Tuesday, December 8, 2009

Review: The Heart is a Lonely Hunter at New York Theater Workshop

This past Sunday I attended New York Theater Workshop's new show, "The Hearts is a Lonely Hunter". This play is based on the book with the similar title by Carson McCullers. "Heart..." was McCullers first novel, written in 1940, when she was merely 23 and it shows in the characters. They are all boiling underneath their skin with some hunger that makes them inherently unique in a small Southern town.

Each character attempts to vent their sufferings to a deaf man who has recently entered their town, John Singer. Singer invites each person into his room, to sit at his table, to be his companion. Here each character, a alcoholic with a Communist bend, a black doctor, a recently widowed restaurant owner and a young girl beginning the process of becoming a woman, tells Singer their problems, wishes and fears knowing that he will not expose them. Singer is a sounding board for their own existence to be amplified back at them without judgement.

Singer looks forward to seeing his best friend, a fellow deaf man who is prone to outbursts that have landed him in an asylum. Here you see Singer light up and turn into a three dimensional man with desires and opinions as opposed to a friendly face to air grievances to.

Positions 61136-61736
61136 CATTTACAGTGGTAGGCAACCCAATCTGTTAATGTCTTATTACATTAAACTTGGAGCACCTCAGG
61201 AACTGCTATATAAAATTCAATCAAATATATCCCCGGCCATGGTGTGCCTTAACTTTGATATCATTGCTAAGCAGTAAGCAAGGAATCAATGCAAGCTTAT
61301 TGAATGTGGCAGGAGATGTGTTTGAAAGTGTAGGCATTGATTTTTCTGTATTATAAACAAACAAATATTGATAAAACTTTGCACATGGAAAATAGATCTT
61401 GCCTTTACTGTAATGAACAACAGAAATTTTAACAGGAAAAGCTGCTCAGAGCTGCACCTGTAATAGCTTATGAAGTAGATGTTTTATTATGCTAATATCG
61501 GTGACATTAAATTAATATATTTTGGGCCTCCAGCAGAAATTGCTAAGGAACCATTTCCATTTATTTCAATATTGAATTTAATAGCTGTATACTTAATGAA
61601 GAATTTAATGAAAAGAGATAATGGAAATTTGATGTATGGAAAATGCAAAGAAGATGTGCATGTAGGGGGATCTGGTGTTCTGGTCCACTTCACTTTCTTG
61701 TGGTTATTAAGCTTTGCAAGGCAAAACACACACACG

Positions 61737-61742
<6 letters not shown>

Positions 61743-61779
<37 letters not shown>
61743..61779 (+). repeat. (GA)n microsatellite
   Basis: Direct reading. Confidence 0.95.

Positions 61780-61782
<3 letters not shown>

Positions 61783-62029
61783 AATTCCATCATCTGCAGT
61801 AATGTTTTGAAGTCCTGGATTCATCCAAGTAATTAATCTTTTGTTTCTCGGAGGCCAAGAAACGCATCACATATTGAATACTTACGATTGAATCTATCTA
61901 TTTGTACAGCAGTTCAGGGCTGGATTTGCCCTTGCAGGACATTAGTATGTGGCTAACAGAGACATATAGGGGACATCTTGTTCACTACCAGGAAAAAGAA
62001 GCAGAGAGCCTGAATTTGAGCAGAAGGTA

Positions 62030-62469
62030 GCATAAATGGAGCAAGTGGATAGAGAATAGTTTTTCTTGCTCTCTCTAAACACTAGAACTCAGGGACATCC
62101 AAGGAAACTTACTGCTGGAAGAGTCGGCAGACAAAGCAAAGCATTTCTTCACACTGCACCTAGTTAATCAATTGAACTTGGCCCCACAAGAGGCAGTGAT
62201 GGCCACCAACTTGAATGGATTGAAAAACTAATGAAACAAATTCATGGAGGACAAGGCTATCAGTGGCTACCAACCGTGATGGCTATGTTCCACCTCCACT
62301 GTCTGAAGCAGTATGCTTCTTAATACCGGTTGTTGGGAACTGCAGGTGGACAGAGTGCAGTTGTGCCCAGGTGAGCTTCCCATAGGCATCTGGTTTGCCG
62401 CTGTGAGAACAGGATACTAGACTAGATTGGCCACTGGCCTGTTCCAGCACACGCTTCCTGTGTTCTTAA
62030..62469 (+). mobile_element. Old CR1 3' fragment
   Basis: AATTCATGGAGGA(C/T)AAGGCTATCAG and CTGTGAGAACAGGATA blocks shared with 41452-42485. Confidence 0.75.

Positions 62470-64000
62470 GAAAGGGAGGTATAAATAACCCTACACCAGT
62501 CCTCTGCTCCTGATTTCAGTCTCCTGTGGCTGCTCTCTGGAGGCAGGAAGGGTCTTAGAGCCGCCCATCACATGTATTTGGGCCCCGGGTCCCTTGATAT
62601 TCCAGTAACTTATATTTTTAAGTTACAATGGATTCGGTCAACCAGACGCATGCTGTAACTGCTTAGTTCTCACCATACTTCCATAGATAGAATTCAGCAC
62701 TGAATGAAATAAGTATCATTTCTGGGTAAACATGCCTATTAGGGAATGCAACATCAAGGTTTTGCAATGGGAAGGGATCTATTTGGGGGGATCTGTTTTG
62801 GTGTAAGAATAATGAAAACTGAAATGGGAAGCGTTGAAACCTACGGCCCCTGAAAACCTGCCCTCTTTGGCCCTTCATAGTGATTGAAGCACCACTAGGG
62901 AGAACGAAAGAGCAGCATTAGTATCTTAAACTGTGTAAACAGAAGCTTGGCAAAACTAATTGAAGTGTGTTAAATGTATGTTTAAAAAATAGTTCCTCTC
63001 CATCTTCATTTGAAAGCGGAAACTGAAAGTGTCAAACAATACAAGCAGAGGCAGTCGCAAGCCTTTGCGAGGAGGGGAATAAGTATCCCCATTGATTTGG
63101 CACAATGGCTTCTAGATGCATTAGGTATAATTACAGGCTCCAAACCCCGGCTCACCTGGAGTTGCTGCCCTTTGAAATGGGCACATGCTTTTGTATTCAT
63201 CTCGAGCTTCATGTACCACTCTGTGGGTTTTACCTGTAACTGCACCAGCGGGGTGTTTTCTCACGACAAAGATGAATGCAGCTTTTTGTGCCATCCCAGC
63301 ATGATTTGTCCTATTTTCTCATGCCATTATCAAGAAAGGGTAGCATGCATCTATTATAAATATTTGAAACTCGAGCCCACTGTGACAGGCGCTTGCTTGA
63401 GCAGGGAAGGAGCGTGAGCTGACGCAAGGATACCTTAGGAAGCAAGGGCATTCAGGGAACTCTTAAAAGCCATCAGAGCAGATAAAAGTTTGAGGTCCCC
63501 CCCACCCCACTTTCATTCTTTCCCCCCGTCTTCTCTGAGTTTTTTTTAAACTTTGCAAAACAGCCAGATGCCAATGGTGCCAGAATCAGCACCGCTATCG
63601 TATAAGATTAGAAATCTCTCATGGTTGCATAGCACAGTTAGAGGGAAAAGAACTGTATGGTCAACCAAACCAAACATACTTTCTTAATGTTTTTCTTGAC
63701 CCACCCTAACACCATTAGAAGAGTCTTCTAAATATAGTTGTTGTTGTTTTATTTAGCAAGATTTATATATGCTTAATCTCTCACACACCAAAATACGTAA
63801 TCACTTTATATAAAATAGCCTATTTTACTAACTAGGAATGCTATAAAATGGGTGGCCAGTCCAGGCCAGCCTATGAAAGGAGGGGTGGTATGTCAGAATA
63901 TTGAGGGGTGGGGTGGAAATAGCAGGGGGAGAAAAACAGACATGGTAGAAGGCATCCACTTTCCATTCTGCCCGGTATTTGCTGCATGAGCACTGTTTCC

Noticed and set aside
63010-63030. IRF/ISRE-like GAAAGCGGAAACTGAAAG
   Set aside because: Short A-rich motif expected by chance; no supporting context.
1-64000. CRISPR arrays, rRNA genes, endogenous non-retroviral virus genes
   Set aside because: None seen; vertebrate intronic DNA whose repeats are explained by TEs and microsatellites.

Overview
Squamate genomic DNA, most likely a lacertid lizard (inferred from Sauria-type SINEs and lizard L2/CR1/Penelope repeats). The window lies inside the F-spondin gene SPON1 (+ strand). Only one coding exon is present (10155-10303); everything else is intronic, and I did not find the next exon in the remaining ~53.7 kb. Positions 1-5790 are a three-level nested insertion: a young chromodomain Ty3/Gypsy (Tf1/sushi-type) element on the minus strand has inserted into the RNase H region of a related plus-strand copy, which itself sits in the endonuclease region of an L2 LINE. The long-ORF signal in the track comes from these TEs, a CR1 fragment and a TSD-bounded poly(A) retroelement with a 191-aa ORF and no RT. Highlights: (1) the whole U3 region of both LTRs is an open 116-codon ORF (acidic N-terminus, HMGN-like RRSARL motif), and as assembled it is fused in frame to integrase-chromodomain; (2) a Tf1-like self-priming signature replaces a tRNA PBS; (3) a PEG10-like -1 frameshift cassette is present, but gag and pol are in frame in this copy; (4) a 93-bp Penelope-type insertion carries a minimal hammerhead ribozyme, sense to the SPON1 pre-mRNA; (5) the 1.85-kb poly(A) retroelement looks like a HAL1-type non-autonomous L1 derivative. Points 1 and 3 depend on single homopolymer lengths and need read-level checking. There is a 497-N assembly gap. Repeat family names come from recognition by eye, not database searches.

New York Theater Workshop's version of the book breaks the stories down into vignettes of experiences interchanged that highlights the want of connectivity within each character but also the inability and isolation felt instead. The gorgeous set (by Neil Patel) moves pieces of rooms back and forth, illuminating bits and pieces of these lives lived without fulfillment.

"Heart..." was able to make me successfully reflect on my own desires and yearnings and compare to these people how successful (or unsuccessful) I have been. The people in this story are very real and are expressing a feeling and part of life that many of us experience on a day to day basis. Watching failure of these goals is heartbreaking and shows you McCullers' ability to frame a specific loneliness. Leaving the show, I couldn't help but think about what I was going to do next and how it could impact greatly.

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